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Sunny Skies Turn Cloudy for Movie Investors

The tinsel in Tinseltown has lost its sparkle for people who have found themselves victims in a fraudulent investment scheme involving Big Sky Motion Pictures. The owners of the film production company are accused of recruiting people to invest in Big Sky movies with little to no risk. Investors were told that popular Hollywood celebrities would star in the movies, but the films were never made. Investors were also promised a huge financial return, which was never realized.

One investor told CBS News she invested $315,000 of her retirement money in Big Sky and was promised $1.5 million in return. The investor said she never received the money promised to her and now she is in risk of foreclosure. It appears the company’s only prominent film is the 2007 movie, What Love Is, starring Cuba Gooding Jr. The movie reportedly grossed $18,000 for one week in 42 theaters.

Big Sky in Court

Fraud is a federal offense handled by State or Federal prosecutors. Per the website of Hofland & Tomsheck, found at, “…the prosecutor has the burden of proving…guilt.” Big Sky had been ordered by a Los Angeles Superior Court judge in March 2008, to cease-and-desist its solicitations of investments from California residents. Apparently the owners continued because four years later, a Los Angeles Superior Court judge granted a permanent injunction preventing the owners of Big Sky from offering and selling unregistered securities to the public. The judge also ordered the company to make restitution of $180,000 to six investors.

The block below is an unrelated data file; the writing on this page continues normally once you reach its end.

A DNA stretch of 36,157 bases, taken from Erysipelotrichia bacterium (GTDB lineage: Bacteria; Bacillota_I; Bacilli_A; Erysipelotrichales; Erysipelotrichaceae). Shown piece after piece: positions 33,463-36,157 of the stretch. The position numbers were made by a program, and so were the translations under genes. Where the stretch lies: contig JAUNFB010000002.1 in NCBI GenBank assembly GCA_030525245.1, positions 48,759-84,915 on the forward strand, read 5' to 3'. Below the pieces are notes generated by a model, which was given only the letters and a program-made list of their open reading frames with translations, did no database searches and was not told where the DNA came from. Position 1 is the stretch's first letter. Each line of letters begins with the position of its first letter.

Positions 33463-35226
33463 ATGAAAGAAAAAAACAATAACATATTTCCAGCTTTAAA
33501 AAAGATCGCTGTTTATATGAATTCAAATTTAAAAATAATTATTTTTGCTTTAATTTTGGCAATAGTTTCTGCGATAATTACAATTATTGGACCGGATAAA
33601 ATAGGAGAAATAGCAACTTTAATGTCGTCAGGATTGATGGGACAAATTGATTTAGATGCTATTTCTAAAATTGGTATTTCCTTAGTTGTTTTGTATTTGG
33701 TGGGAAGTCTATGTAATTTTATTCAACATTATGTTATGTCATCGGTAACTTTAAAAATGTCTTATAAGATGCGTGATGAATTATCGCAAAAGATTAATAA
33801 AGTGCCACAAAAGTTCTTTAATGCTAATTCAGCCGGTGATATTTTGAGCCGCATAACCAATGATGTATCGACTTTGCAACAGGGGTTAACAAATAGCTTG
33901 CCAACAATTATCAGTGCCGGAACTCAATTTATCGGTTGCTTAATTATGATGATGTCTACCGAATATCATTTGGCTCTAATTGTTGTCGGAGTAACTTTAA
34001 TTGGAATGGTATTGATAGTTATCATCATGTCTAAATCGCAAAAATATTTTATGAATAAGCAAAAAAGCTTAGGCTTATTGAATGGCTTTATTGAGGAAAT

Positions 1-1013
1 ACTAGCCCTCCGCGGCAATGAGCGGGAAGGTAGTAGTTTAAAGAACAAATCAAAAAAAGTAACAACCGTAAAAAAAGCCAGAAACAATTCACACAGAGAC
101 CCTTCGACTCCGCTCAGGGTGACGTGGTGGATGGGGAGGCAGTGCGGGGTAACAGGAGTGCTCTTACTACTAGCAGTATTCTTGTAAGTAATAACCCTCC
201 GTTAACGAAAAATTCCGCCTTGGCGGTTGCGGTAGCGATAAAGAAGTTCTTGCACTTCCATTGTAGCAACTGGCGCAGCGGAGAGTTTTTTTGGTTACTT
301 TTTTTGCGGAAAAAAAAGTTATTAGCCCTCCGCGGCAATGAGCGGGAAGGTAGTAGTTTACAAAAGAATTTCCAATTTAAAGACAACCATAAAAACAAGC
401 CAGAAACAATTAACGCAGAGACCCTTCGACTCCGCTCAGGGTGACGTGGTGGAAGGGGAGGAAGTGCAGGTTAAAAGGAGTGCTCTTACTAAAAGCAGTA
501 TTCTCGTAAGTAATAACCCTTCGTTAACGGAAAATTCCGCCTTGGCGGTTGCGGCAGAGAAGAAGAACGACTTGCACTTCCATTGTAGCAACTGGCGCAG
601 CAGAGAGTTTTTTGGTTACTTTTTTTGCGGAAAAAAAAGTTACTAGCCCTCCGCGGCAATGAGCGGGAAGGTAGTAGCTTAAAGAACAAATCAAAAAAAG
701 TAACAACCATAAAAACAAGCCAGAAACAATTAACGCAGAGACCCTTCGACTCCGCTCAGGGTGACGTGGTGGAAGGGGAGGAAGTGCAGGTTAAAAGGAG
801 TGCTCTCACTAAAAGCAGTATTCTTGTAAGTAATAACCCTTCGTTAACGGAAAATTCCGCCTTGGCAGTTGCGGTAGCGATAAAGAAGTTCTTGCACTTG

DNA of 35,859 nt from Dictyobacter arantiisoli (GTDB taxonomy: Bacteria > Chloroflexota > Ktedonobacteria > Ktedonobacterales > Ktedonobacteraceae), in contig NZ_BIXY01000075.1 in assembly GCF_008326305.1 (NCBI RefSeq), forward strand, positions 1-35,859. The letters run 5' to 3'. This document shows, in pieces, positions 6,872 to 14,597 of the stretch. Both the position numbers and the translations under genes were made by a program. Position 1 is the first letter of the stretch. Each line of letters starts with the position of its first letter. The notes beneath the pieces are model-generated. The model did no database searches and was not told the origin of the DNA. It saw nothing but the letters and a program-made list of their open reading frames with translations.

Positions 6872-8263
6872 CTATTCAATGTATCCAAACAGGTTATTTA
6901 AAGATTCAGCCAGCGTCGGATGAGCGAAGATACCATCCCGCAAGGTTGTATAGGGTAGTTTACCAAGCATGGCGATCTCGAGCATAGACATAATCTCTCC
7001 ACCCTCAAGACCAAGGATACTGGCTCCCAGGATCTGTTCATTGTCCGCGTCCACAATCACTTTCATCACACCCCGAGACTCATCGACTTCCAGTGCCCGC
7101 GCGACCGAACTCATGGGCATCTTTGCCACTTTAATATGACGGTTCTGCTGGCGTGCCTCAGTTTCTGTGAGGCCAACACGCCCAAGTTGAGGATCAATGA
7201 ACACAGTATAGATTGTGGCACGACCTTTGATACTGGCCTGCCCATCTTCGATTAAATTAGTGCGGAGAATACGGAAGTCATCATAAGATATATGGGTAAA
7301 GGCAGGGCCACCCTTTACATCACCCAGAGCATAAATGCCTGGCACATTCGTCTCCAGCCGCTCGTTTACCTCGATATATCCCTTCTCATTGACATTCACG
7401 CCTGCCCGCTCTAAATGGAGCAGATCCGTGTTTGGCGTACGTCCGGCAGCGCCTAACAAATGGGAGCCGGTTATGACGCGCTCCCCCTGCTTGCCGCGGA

On Feb. 20, 2014, the Securities and Exchange Commission filed an indictment in the U.S. District Court for the Central District of California against three California residents for defrauding people with promises of big returns for their investment in multimillion movies. One of the residents indicted was Randy Chortkoff, an executive with Big Sky. Big Sky Motion Pictures was not named in the SEC complaint.

Legal Help for Fraud Victims

People who are victims of investment schemes and want to get their money back have legal options available to them. Here are the steps to take in preparation to file a legal complaint:

  • Contact an investment fraud attorney who will determine whether you have a valid claim against the responsible party. In the case of Big Sky, it has already been proven that the company is responsible for the financial losses of its investors.
  • Show evidence of the fraud. Present financial documents showing the amount of money you invested and the specific amount of return promised on your investment.
  • File an investment fraud lawsuit against the responsible party. Your attorney will prepare the lawsuit which could be filed in state or federal court–it will depend on the type of law violated. For instance, Big Sky investors who live in California would file a lawsuit in the county in which they live because California laws were violated. Your attorney will know in which court to file your lawsuit.

Big Sky Motion Pictures will be tied up in state and federal court for quite some time. The owners will not have time to produce movies because they will be busy finding ways to make restitution to their investors based on the court’s order. If you invested with this business or any other type of fraudulent investment, contact legal counsel as soon as possible.

Teresa Stewart, freelance writer, often researches new investment strategies. She shares this post for others to be especially thorough in investigating telemarketing get rich quick schemes.

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Muzahed I.
Muzahed I.
I am Muzahedul Islam. Executive Editor of Reach me out for writing opportunities on this website.
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